A number of philosophers think that, while we cannot explain how the mind is physical, we can know that it is physical, nonetheless. That is, they accept both the explanatory gap between the mental and the physical and ontological physicalism. I argue that this position is unstable. Among other things, I argue that once one accepts the explanatory gap, the main argument for ontological physicalism, the argument from causation, looses its force. For if one takes physical/nonphysical causation and ontological physicalism (...)
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  27.  26
    Irreverent Physicalism.Barbara Gail Montero - 2012 - Philosophical Topics 40 (2):91-102.
    Imagine that our world were such that the entities, properties, laws, and relations of fundamental physics did not determine what goes on at the mental level; imagine that duplicating our fundamental physics would fail to duplicate the pleasures, feelings of joy, and experiences of wonder that we know and love; in other words, imagine that the mental realm did not supervene on the physical realm. Would our world, then, be a world in which physicalism is false? A good number of (...)
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  28.  5
    What Does the Conservation of Energy Have to Do with Physicalism?Barbara Montero - 2006 - Dialectica 60 (4):383-396.
    The conservation of energy law, a law of physics that states that the total energy of any closed system is always conserved, is a bedrock principle that has achieved both broad theoretical and experimental support. Yet if interactive dualism is correct, it is thought that the mind can affect physical objects in violation of the conservation of energy. Thus, some claim, the conservation of energy grounds an argument for physicalism. Although critics of the argument focus on the implausibility of causation (...)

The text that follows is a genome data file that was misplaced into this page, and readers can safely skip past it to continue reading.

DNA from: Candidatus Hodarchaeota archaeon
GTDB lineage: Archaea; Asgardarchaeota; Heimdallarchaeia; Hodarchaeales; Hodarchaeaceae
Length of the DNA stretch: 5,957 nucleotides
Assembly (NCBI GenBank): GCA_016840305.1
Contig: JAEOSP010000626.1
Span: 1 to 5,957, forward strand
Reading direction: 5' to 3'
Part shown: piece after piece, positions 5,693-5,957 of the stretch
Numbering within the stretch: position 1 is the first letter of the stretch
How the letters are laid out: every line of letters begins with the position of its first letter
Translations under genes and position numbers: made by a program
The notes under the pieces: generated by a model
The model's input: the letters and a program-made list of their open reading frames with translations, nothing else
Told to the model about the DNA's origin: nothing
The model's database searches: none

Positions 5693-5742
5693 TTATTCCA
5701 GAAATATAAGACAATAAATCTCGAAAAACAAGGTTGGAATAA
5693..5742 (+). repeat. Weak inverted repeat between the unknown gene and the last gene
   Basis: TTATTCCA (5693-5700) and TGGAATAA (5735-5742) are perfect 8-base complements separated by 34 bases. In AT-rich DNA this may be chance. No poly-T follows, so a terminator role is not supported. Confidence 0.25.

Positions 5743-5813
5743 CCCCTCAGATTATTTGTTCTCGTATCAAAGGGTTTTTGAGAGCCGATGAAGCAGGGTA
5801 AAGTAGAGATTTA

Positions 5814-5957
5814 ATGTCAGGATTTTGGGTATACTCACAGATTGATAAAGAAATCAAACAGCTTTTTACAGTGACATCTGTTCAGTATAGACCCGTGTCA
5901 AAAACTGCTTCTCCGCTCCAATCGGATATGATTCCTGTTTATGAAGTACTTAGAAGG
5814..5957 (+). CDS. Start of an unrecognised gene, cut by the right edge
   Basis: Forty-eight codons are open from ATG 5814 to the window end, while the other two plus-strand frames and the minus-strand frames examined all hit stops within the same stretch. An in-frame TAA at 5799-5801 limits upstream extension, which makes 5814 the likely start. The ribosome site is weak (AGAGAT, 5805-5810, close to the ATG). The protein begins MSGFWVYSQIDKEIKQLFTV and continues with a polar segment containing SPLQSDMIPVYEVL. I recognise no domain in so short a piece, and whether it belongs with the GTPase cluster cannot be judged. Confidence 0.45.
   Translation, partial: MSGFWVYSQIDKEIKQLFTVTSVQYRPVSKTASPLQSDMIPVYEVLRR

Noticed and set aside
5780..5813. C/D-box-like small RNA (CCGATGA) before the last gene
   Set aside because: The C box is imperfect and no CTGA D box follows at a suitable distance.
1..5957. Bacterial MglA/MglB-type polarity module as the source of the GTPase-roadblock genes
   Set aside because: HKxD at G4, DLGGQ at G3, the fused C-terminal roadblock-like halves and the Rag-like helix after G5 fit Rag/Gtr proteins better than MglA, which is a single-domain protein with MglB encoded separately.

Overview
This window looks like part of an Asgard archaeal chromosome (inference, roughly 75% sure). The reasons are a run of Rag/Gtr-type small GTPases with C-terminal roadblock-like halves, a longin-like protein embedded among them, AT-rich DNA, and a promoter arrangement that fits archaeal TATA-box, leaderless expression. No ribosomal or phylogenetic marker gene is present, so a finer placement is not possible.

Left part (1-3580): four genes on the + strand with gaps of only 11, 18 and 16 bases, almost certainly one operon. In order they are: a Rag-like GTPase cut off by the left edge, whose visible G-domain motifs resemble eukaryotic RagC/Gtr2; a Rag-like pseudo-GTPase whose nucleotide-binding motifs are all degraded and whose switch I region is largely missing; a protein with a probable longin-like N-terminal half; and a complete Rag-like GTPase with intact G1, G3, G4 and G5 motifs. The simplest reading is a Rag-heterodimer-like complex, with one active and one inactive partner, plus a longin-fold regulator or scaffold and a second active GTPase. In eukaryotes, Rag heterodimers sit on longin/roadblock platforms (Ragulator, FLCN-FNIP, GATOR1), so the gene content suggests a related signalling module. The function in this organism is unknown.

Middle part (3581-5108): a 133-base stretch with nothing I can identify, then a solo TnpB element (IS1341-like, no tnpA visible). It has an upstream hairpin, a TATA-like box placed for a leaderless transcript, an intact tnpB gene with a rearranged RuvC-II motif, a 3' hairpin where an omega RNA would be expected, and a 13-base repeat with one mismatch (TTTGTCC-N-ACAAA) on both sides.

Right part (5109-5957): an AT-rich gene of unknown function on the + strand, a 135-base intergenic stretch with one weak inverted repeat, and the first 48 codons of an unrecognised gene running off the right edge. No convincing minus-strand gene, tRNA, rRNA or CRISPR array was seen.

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  29.  97
    Utilitarianism in Infinite Worlds.Joel David Hamkins & Barbara Montero - 2000 - Utilitas 12 (1):91.
    Recently in the philosophical literature there has been some effort made to understand the proper application of the theory of utilitarianism to worlds in which there are infinitely many bearers of utility. Here, we point out that one of the best, most inclusive principles proposed to date contradicts fundamental utilitarian ideas, such as the idea that adding more utility makes a better world.
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  30.  46
    With Infinite Utility, More Needn't Be Better.Joel David Hamkins & Barbara Montero - 2000 - Australasian Journal of Philosophy 78 (2):231 – 240.
  31.  20
    Review: Consciousness Is Puzzling, but Not Paradoxical. [REVIEW]Barbara Montero - 2004 - Philosophy and Phenomenological Research 69 (1):213 - 226.
  32.  50
    New Inconsistencies in Infinite Utilitarianism: Is Every World Good, Bad or Neutral?Donniell Fishkind, Joel David Hamkins & Barbara Montero - 2002 - Australasian Journal of Philosophy 80 (2):178 – 190.